Yard duty – “Hi Rick, You’re wanted in the office.

Rick – “Looks like we’ll have to take this up later.

Student – “Bye! (Runs off to play on the playground)

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The Great Escape…(aka Kinders Teaching Lessons in Yes And!)

In John Sturges’ The Great Escape, Richard Attenbourough tells his team of POW officers, “We’re going to devote our energies to sports and gardening…all the cultural pursuits…and meanwhile…we dig!” Little did John realize that he was setting the backdrop not for a World War II classic, but early morning in Vicki’s kinder class.

That day, my campus walk focused on PG & E’s handiwork. A few weeks earlier they had dug a hole in the sidewalk on Titus that was a hazard for pedestrians and large enough that it also caused a safety concern for the children on the playground. After confirming that PGE patched the hole and that the area was no longer hazardous, I made my way back to the main campus…down Titus and right onto our pathway toward the office.

As I made the turn, I could hear the sound of earth moving and little voices. I couldn’t see them because they were behind the hedgerow, but what I heard next stopped me in my tracks.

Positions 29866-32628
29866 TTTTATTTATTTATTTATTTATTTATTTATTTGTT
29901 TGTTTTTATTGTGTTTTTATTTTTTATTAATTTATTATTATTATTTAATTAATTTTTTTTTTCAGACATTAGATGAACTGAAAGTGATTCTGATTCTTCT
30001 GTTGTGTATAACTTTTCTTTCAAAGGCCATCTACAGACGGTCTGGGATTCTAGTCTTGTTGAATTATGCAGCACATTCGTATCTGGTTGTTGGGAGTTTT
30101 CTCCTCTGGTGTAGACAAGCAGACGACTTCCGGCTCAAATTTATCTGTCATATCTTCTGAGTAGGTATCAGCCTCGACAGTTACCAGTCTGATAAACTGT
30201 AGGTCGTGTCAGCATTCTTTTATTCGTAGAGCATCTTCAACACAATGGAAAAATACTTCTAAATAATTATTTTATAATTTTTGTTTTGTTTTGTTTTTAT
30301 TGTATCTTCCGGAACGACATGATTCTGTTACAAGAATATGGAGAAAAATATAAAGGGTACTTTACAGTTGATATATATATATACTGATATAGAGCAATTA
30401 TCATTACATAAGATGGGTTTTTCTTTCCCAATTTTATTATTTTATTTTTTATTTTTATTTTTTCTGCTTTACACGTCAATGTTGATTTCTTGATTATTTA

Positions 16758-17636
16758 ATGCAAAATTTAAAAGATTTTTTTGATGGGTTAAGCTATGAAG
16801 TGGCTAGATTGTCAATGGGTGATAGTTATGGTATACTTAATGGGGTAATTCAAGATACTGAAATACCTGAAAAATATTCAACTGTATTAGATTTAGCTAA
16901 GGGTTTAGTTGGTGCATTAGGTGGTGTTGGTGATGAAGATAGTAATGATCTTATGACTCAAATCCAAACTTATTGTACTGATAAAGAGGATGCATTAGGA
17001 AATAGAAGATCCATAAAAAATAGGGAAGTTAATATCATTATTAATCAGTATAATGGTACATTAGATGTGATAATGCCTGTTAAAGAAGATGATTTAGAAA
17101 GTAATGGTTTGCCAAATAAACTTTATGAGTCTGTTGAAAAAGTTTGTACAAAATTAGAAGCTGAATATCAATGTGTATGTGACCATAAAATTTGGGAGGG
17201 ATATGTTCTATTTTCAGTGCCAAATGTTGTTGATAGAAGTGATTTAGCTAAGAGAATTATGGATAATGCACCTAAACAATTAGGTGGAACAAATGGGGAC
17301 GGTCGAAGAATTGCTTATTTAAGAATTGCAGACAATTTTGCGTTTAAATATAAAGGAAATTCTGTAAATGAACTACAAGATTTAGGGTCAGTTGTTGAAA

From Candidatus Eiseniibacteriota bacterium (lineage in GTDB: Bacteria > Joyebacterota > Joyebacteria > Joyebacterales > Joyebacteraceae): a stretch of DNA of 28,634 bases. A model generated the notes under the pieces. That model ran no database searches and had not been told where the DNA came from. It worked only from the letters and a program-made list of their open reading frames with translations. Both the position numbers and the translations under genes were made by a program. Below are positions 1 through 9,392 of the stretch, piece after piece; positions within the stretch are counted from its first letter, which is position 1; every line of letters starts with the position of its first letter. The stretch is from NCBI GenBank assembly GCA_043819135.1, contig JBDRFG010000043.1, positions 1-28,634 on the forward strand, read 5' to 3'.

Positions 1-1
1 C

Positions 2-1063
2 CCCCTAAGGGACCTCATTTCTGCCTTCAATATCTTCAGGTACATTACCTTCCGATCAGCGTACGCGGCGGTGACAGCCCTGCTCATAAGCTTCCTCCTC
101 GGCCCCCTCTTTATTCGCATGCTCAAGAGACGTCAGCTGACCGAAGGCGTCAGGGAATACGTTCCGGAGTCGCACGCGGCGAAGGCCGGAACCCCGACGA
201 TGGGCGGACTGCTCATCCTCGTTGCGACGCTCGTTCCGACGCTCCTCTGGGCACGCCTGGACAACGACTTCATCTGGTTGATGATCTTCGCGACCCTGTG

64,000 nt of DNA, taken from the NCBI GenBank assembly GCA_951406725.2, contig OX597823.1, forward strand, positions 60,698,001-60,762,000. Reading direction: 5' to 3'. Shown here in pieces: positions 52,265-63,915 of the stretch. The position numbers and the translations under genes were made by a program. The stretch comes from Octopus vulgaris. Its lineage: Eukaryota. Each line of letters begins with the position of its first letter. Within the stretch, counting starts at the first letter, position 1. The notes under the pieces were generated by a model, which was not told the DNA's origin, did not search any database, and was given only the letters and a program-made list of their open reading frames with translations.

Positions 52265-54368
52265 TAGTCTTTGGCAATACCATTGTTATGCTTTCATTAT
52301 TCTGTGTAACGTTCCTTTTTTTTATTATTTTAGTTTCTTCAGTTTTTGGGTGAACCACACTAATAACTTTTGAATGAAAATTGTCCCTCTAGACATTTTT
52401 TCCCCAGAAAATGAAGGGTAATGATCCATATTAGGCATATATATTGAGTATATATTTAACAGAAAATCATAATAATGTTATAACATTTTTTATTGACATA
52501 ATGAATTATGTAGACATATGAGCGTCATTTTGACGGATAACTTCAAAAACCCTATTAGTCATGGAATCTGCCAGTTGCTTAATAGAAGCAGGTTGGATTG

(Not being able to see them, I guessed that they were in the dirt/mud box with little shovels and/or sticks)

Kinder 1 – Hey! Good job digging that hole and putting it on the side so we can use it later!

Kinder 2- Thanks! You too! Keep digging!

(Digging sounds slow down)

Kinder 1-  Phew! This is tough work. Hey! If we keep digging we can turn this hole into a tunnel!

Kinder 2- Great idea! We can dig a tunnel right under the wall!!

(Digging sounds speed up)

Kinder 1- Yes!! And then we can dig under the fence and break outta the school!!

Kinder 2-  Okay! Let’s do it!!!

I couldn’t help but smile and wonder at what point two little, dirt covered kiddos would bust through the sod shouting “Freedom!” “We did it!”

There are many lessons I took away from this, such as: the joy of learning and working, the importance of creativity and imagination in life, teamwork, positive affirmations, reaching one’s goal often takes effort and energy, etc.